Monteiro Visits GC Headquarters to Thank Church for Support
BY CLAUDE RICHLI
Adventist pastor Antonio Monteiro, recently acquitted and released from a Togo prison, thanked the Adventist World Headquarters staff and world church members for their support while speaking at the General Conference worship service on February 18 in Silver Spring, Maryland. The worship program was part of a weeklong visit to the area for Monteiro, his wife, Madalena, and their sons, Anderson and Alessandro. During their stay, February 12-19, they also attended the Global Adventist Internet Network (GAiN) meetings in Baltimore.
In an interview with Adventist Review, Monteiro, who was released from prison in January after 22 months behind bars, explained how he sees similarities between his experience and the Biblical story of Joseph: “Never would I have thought that I would leave my prison cell to end up visiting the General Conference. After the struggle comes the crown,” he said.
His plans for the future are still wide open since returning to his native island of Cape Verde on January 19 (see the story here). One thing emerges already, however: his life and that of dozens of individuals, indeed of the whole church in Togo, will never be the same again.
When he first came to Togo as a missionary, Monteiro said he felt a burden to help the church to be better known in the country. His initial ideas of visiting government officials to acquaint them with the church, unfortunately, went nowhere. But now, after two years during which his plight attracted national media attention, he says he recognizes that God used these circumstances to completely change the perception of the church in the country.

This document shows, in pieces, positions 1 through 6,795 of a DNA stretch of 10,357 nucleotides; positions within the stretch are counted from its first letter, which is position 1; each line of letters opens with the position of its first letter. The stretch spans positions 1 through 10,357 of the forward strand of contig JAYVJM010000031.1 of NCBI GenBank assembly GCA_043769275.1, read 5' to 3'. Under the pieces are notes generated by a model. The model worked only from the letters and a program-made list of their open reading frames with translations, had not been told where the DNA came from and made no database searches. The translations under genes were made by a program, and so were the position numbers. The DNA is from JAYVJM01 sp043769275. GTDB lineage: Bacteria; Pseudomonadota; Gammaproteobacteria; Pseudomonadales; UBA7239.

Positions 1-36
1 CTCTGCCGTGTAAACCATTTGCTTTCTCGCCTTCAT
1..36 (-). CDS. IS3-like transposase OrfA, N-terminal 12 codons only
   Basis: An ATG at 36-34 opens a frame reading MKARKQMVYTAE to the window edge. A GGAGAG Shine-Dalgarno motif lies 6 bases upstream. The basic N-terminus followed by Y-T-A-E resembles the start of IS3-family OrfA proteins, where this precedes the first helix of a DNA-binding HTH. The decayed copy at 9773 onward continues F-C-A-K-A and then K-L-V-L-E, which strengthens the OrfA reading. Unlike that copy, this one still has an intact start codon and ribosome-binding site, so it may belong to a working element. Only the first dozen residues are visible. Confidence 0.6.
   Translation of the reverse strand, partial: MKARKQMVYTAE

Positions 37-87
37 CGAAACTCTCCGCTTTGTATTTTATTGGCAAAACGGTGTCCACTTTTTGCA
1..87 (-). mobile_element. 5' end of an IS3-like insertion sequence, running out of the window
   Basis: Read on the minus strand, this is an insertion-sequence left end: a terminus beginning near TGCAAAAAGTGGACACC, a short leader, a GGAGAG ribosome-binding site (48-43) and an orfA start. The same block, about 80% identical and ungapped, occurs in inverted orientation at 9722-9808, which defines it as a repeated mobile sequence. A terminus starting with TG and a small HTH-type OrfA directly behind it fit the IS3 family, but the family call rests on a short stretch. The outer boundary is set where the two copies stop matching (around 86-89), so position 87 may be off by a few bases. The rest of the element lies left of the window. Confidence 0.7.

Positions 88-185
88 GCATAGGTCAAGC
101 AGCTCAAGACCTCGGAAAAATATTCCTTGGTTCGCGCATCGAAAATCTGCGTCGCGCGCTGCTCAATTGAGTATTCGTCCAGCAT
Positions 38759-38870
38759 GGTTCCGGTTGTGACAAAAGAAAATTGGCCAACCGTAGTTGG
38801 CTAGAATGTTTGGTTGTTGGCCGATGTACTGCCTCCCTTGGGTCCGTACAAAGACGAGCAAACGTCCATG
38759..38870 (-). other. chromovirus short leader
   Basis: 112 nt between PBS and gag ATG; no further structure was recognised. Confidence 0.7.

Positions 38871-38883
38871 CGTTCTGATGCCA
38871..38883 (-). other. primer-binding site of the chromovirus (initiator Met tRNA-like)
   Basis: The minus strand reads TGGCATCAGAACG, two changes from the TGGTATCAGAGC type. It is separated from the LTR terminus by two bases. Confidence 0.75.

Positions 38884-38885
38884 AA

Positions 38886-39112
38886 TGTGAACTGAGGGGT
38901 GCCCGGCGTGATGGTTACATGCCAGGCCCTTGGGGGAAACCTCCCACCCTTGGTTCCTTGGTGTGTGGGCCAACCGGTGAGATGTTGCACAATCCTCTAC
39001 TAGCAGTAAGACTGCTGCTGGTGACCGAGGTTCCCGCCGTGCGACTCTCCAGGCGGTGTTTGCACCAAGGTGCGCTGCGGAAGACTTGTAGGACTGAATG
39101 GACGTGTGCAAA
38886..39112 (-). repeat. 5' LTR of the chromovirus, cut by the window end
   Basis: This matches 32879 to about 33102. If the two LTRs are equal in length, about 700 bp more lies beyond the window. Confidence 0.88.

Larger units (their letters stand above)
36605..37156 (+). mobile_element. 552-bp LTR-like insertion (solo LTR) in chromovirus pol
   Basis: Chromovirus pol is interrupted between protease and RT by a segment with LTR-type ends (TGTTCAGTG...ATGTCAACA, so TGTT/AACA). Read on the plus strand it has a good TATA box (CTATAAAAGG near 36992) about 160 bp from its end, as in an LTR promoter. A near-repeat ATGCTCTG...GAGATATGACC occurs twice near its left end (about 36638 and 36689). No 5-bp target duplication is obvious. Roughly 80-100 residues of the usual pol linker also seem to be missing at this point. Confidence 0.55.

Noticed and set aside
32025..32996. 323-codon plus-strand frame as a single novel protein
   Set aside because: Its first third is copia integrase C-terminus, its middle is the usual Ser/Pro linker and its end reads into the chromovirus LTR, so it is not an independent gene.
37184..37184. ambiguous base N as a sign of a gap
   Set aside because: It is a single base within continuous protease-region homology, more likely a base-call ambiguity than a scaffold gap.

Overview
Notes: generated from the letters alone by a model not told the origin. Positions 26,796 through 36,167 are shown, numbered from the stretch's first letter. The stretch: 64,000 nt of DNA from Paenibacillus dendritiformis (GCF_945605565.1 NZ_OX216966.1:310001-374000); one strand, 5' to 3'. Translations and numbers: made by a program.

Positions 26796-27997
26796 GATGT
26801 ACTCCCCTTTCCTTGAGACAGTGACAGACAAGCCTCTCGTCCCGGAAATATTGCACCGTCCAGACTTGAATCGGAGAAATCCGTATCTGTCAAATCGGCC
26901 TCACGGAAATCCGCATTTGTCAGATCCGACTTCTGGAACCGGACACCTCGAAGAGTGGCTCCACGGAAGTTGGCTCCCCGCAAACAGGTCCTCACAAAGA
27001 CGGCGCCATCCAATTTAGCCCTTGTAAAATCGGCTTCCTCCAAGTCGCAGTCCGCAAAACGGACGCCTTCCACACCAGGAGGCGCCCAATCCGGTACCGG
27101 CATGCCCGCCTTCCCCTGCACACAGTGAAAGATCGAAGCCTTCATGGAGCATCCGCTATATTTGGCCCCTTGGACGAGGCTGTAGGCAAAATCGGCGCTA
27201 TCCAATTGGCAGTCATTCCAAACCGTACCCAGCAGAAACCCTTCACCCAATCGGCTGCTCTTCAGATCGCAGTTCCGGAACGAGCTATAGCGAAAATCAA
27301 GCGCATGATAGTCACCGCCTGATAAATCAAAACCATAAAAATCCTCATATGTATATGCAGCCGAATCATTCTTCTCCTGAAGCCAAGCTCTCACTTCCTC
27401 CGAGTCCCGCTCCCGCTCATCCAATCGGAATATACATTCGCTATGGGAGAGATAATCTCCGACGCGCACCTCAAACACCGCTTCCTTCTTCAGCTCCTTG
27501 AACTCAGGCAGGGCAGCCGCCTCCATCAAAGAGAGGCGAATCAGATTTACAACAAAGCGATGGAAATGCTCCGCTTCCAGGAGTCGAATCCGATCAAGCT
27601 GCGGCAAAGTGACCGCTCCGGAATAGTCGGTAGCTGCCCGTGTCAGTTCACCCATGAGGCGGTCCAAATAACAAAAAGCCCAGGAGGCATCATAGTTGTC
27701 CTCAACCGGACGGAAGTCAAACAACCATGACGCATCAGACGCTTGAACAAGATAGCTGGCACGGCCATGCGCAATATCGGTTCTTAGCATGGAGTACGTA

Even in Cape Verde, Monteiro’s case received top-level attention. As a result, he was able to visit the country’s president, justice minister, and other cabinet ministers who intervened on his behalf, thank them for their help, and introduce them to some church teachings.
While in prison, Monteiro did not remain idle. He recognized that God had brought him there for a reason, and that the prison population was actually his congregation—the biggest he had ever had. Twice a week, he held prayer meetings and gave Bible studies to a group of 15-20 people. This led to the baptism of nine other inmates. With funding from the General Conference, the prison baptistery was renovated, as well as the overhang that serves as the church for an Adventist congregation of 60-70 people. He also organized an official day of prayer inside the prison on behalf of the Togo government. Christian and Muslim leaders from various denominations were invited to participate, as well as all the prison officials, and even the minister of justice. The special event made headlines throughout Togo.
During his time in prison, Monteiro distributed 30 Bibles, as well as dozens of Adventist World magazines, which found avid readers. One man, a Buddhist, asked for a Bible. As a result of his association with Monteiro, he came to realize that far from being a cruel God, the God worshipped by Christians is a loving God. The Buddhist inmate now spends his time encouraging fellow prisoners by distributing psalms and other literature in the prison. “I am a Buddhist, but I am a Christian also,” he says.
When he left prison, “Pastor Maranatha”—as he came to be known—left behind many lives that had been transformed through his ministry and the power of the Holy Spirit, as well as hundreds of prisoners who will never forget him for his courage, witness, and ministry of encouragement.
As the oldest publishing platform of the Seventh-day Adventist Church, the Adventist Review (est. 1849) provides inspiration and information to the global church through a variety of media, including print, websites, apps, and audio and video platforms.Content appearing on any of the Adventist Review platforms has been selected because it is deemed useful to the purposes and mission of the journal to inform, educate, and inspire the denomination it serves.Unless identified as created by “Adventist Review” or a designated member of the Adventist Review staff, content is assumed to express the viewpoints of the author or creator of the content.